Indigenous Advisory Committee
The Indigenous Advisory Committee (the Committee) is a statutory committee established in 2000 under the Environment Protection and Biodiversity Conservation Act 1999 (EPBC Act) [section 505A].
The function of the Committee [section 505B] is to advise the Minister for the Environment (the Minister) on the operation of the EPBC Act, taking into account the significance of Indigenous peoples' knowledge of the management of land and the conservation and sustainable use of biodiversity.
The role of the Committee is to provide advice, as requested by the Minister, to the Minister or Department of the Environment (the Department) on environment and heritage programmes, policy and consultation strategies, to ensure better access and engagement for Aboriginal and Torres Strait Islander peoples. The Committee provides advice as requested by the Minister, excluding where an existing statutory committee exists to provide such advice.
The Committee provides advice to the Minister, or the Department, as and when requested by the Minister in relation to the EPBC Act. In reference to its role and by incorporating Indigenous peoples' knowledge of the management of land and heritage, conservation and sustainable use of biodiversity, the Committee, at the request of the Minister, will:
- provide advice to the Minister and the Department on issues that are relevant to achieving the objects of the EPBC Act;
- ensure the views of Indigenous peoples are considered in the administration of the EPBC Act and its reform;
- provide the Minister with a communiqué following each meeting reporting on Indigenous issues relating to the EPBC Act and matters of interest to the Department;
- advise on other matters that affect Aboriginal and Torres Strait Islander people in the environment portfolio; and
- represent the Committee at Departmental meetings, stakeholder forums or present at conferences.
The EPBC Act is the Australian Government's central piece of environmental legislation that provides a framework for protection of the Australian environment, including its biodiversity and its natural and culturally significant places. It provides a legal framework to protect and manage nationally and internationally important flora, fauna, ecological communities and heritage places - defined under the EPBC Act as Matters of National Environmental Significance (MNES). The nine matters of MNES are:
- world heritage properties;
- national heritage places;
- wetlands of international importance (often called 'Ramsar' wetlands after the international treaty under which such wetlands are listed);
- nationally threatened species and ecological communities;
- migratory species;
- Commonwealth marine areas;
- the Great Barrier Reef Marine Park;
- nuclear actions (including uranium mining); and
- a water resource, in relation to coal seam gas development and large coal mining development.
The Objects of the EPBC Act [section 3] are:
- 3.1(a) to provide for the protection of the environment, especially those aspects of the environment that are Matters of National Environmental Significance; and
- 3.1(b) to promote ecologically sustainable development through the conservation and ecologically sustainable use of natural resources; and
- 3.1(c) to promote the conservation of biodiversity; and
- 3.1(ca) to provide for the protection and conservation of heritage; and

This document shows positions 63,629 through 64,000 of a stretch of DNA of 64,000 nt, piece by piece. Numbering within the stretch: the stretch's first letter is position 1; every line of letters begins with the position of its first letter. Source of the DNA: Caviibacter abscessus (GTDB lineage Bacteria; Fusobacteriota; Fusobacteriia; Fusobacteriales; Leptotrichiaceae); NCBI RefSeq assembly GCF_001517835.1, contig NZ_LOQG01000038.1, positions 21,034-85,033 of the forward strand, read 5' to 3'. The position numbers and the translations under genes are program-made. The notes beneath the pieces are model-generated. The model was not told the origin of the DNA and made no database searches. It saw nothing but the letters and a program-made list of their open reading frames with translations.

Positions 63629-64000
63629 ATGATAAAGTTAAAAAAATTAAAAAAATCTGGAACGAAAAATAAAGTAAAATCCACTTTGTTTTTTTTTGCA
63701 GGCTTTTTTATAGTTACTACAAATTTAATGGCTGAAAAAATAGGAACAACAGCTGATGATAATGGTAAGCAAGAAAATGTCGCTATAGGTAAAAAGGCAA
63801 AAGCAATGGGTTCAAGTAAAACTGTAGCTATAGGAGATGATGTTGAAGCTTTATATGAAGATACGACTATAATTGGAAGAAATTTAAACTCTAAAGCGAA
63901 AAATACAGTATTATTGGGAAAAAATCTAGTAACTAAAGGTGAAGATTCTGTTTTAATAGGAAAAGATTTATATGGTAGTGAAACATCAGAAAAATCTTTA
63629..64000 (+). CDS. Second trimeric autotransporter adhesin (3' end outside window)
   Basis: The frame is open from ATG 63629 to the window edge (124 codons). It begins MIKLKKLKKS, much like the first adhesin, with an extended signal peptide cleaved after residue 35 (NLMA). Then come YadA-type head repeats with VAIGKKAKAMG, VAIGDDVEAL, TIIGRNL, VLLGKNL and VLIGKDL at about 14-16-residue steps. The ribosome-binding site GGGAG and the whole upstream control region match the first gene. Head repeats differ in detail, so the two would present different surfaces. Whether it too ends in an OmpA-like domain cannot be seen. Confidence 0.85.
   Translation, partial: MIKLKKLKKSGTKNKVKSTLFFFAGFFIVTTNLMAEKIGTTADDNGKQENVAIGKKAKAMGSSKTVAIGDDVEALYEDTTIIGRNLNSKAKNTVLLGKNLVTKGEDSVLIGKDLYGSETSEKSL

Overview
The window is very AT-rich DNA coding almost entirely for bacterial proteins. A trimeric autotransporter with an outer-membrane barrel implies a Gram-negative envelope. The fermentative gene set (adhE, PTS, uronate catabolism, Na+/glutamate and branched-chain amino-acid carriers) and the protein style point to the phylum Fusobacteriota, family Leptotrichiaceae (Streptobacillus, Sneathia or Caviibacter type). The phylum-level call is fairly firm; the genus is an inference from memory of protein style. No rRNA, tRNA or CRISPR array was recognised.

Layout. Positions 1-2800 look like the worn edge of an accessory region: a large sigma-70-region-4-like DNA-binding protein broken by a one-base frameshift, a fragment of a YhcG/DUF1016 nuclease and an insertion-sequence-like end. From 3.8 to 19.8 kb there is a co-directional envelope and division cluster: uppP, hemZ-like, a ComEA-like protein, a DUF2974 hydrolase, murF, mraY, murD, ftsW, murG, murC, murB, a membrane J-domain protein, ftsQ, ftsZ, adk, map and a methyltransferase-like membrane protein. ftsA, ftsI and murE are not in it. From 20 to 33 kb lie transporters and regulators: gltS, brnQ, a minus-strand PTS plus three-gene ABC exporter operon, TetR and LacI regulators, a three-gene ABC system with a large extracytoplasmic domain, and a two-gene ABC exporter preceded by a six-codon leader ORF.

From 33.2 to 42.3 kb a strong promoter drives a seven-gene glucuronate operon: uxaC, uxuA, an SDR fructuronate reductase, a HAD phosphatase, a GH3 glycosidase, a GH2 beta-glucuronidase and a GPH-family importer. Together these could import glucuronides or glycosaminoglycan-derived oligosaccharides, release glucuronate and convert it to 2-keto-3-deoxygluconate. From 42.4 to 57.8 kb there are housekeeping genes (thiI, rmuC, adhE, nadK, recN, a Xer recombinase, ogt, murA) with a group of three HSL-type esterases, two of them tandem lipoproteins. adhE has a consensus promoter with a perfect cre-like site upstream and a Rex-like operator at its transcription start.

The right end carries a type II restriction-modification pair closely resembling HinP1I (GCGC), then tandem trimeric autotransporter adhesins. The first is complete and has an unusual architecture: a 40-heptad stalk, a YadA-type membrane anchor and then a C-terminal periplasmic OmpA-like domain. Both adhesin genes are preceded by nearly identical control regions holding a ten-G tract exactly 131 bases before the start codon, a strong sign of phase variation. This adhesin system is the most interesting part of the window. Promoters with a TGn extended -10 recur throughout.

- 3.1(d) to promote a co-operative approach to the protection and management of the environment involving governments, the community, land-holders and Indigenous peoples; and
- 3.1(e) to assist in the co-operative implementation of Australia's international environmental responsibilities; and
- 3.1(f) to recognise the role of Indigenous people in the conservation and ecologically sustainable use of Australia's biodiversity; and
- 3.1(g) to promote the use of Indigenous peoples' knowledge of biodiversity with the involvement of, and in co-operation with, the owners of the knowledge.
In order to achieve its object, the EPBC Act [section 3.2(g)]:
- 3.2(g) promotes a partnership approach to environmental protection and biodiversity conservation through:
- (iii) recognising and promoting Indigenous people's role in, and knowledge of, the conservation and ecologically sustainable use of Australia's biodiversity; and
- (iv) the involvement of the community in management planning.
All Committee members are Indigenous Australians and are not appointed to represent particular regions or organisations. Members are ministerially appointed based on expertise in Indigenous land and sea management, conservation and sustainable use of biodiversity, and cultural heritage management.
The Committee is an advisory and not a decision making body and it is not a consultative mechanism to seek the views of stakeholders. It does not advocate on behalf of Indigenous communities, stakeholders or funded proponents. It provides strategic advice at the request of the Minister.
|Bruce Martin||Deputy Chair|
|Ronald (Ricky) Archer||Member|
|Robert (Robbie) Dalton||Member|
|Wayne See Kee||Member|
Committee business is conducted twice a year when the Committee meets face-to-face as well as through out of session work and regular teleconferences. Committee meetings are held in Canberra and Committee business is supported by a Departmental secretariat.
IAC Meeting 30 - 27-28 May 2015, Canberra, ACT
IAC Meeting 29 - 4 December 2014, Canberra, ACT
IAC Meeting 28 - 2-3 April 2014, Canberra, ACT
IAC Meeting 27 - 26-27 November 2013, Canberra, ACT
IAC Meeting 26 - 24-25 May 2013, Darwin, Northern Territory
IAC Meeting 25 - 23-25 October 2012, Cairns, Queensland
Secretariat services are provided by staff of the Landcare and Biodiversity Policy Branch of the Department of the Environment.
Post: IAC Secretariat
Landcare and Biodiversity Policy Branch
Biodiversity Conservation Division
Department of the Environment
GPO Box 787
CANBERRA ACT 2601